Trees are nature’s buffer from wind and blowing snow, so when Fort Greely clear-cut a large swath of trees near the Richardson Highway, locals knew trouble lay ahead.
Drivers heading to Fort Greely on Tuesday morning were in battle with Mother Nature for road rights. Drifts, some nearly two feet high, spanned the Richardson Highway between Allen Army Airfield and the main gate, while blowing snowing greatly reduced visibility. It wasn’t long before comments appeared on Facebook pages warning drivers about the hazardous drive and wondering when Fort Greely was going to take action.
“Be careful driving to Greely,” read one Facebook post. “Nasty drifts and blowing snow.”
“We knew this was going to happen when they cleared those trees,” was the general theme of replies to the post.
A rash of accidents on the Delta-to-Fairbanks portion of the Richardson Highway last week led to pleas on Facebook from state officials for motorists not to drive that section of road unless absolutely necessary.
Local drivers understand the issues with that stretch of road being near the Tanana River, but they feel the drifting and blowing conditions near Fort Greely were preventable. And if the federal government feels otherwise, sentiment is that they need to do something about the situation.
Dennis Bishop, Alaska Department of Transportation superintendent for the Tok District, admitted he foresaw the problem, especially when he noticed trees left standing in cleared areas of the right-of-way.
“Robert Hanson, Delta’s DOT foreman, was asked to come to a meeting last summer where he was told about the clearing,” said Bishop. “He warned them it would create hazardous road conditions, but they effectively told him it was his problem. And when I saw the trees in the right-of-way, I knew the problem would be magnified.”
Bishop said he was told trees remaining standing were to mark the power lines until they could work with Golden Valley Electric Association to mark the lines with orange balls attached to lines.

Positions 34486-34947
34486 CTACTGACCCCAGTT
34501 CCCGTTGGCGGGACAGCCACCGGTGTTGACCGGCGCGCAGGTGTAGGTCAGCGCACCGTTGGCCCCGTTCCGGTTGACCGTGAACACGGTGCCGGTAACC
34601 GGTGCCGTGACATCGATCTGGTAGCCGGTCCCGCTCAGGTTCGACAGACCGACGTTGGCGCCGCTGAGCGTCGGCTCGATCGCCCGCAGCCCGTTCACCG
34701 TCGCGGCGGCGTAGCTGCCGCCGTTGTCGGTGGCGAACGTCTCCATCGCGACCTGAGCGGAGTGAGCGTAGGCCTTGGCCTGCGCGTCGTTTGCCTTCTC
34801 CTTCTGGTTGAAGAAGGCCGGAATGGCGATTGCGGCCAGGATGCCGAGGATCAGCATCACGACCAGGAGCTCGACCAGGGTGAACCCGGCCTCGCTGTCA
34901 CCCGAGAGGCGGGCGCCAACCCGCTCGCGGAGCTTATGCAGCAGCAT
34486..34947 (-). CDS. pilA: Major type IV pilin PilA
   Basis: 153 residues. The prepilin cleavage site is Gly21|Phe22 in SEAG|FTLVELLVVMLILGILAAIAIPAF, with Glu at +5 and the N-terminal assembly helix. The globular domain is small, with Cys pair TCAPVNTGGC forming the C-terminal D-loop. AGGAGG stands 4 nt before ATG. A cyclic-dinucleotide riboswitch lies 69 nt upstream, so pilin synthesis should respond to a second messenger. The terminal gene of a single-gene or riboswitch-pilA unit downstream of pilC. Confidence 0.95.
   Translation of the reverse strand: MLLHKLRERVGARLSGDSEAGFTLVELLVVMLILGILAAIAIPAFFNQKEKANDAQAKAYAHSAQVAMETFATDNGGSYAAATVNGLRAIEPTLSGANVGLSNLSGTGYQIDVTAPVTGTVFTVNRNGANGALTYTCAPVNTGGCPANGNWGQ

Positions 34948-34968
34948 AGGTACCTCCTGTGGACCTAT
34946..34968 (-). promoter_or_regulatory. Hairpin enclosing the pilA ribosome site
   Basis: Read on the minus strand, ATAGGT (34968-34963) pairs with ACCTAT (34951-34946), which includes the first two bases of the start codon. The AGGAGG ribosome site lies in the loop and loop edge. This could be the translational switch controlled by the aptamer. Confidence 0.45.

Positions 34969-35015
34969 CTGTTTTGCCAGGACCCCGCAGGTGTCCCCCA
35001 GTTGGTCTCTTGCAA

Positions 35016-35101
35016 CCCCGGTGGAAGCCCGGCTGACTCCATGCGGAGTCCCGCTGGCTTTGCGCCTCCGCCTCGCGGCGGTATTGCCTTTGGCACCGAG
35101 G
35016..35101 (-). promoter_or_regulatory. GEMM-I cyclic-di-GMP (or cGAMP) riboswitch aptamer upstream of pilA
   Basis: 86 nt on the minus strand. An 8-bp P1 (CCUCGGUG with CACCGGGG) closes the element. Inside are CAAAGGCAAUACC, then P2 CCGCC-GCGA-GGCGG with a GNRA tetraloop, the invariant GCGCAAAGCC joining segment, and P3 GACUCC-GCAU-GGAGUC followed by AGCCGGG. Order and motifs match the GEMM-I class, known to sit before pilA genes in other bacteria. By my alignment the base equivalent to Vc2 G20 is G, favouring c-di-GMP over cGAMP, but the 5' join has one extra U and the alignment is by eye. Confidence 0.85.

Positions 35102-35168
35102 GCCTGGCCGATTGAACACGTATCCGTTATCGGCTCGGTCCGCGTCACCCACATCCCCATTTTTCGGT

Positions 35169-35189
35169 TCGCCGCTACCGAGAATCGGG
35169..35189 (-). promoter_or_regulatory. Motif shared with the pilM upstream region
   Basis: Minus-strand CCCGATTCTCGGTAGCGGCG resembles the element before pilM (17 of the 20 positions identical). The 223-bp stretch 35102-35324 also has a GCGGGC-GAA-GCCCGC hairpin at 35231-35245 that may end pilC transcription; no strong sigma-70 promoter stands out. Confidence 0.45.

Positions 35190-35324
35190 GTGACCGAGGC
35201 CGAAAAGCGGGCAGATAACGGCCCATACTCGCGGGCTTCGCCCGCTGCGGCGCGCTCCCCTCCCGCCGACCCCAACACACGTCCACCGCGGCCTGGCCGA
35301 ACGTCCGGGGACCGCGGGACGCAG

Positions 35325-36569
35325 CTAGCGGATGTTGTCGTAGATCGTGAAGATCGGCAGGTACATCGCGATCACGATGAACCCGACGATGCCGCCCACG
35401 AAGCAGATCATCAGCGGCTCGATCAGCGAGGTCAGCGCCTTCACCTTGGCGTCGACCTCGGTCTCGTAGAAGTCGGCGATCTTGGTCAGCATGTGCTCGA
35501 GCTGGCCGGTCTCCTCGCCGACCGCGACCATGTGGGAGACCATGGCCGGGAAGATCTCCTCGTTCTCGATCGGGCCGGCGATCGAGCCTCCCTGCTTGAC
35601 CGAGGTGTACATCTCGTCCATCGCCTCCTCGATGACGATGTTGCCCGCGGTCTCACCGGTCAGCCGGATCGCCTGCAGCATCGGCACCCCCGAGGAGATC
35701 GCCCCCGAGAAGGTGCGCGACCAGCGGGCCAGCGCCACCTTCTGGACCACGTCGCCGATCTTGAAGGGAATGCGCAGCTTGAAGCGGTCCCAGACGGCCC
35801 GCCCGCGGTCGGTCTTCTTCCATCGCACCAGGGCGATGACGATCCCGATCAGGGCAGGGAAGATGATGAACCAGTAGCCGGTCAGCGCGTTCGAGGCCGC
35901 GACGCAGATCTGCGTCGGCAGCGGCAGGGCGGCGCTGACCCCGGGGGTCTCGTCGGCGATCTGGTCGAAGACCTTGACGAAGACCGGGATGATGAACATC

“The problem is the few trees are capturing the snow, magnifying the drifting problem,” explained Bishop. “Lots of trees are great – they block the wind and snow. Just a few – not so great, as they catch what is blowing up behind them.”
According to Fort Greely, “The tree and vegetation removal was mandated by the Federal Aviation Administration and the United States Army in order to meet stringent requirements on what is allowed within the first 3,000 feet of a runway. To comply with these requirements, the vegetation in and around the airfield was cleared. The sole purpose of the tree/vegetation removal is for the safety of aircraft, its personnel, and the safety of the public with specific regard to in-flight obstacles.”
While the federal government is working with GVEA on marking the power lines, the Delta DOT&PF road clearing crew continues to devote inordinate amounts of time maintaining the small stretch of road. Bishop said snow fences are not an option, as FAA and military rules stipulate nothing can be in the flight line. But even with the trees removed, blowing snow will still create a visibility problem, and some drifting will still be expected.
The section of the road is scheduled for reconstruction in 2015, and Bishop said the state is taking all that into consideration.
“They will be working on ditching to help catch the blowing snow,” said Bishop. “We do have a new airport manager on Allen Army Airfield willing to work with us, so hopefully we can alleviate some of the problem.”
In the meantime, Fort Greely cautions motorists that “like many other areas in Alaska and on the Richardson Highway, travelers should be prepared for extreme driving conditions and drive with utmost caution.”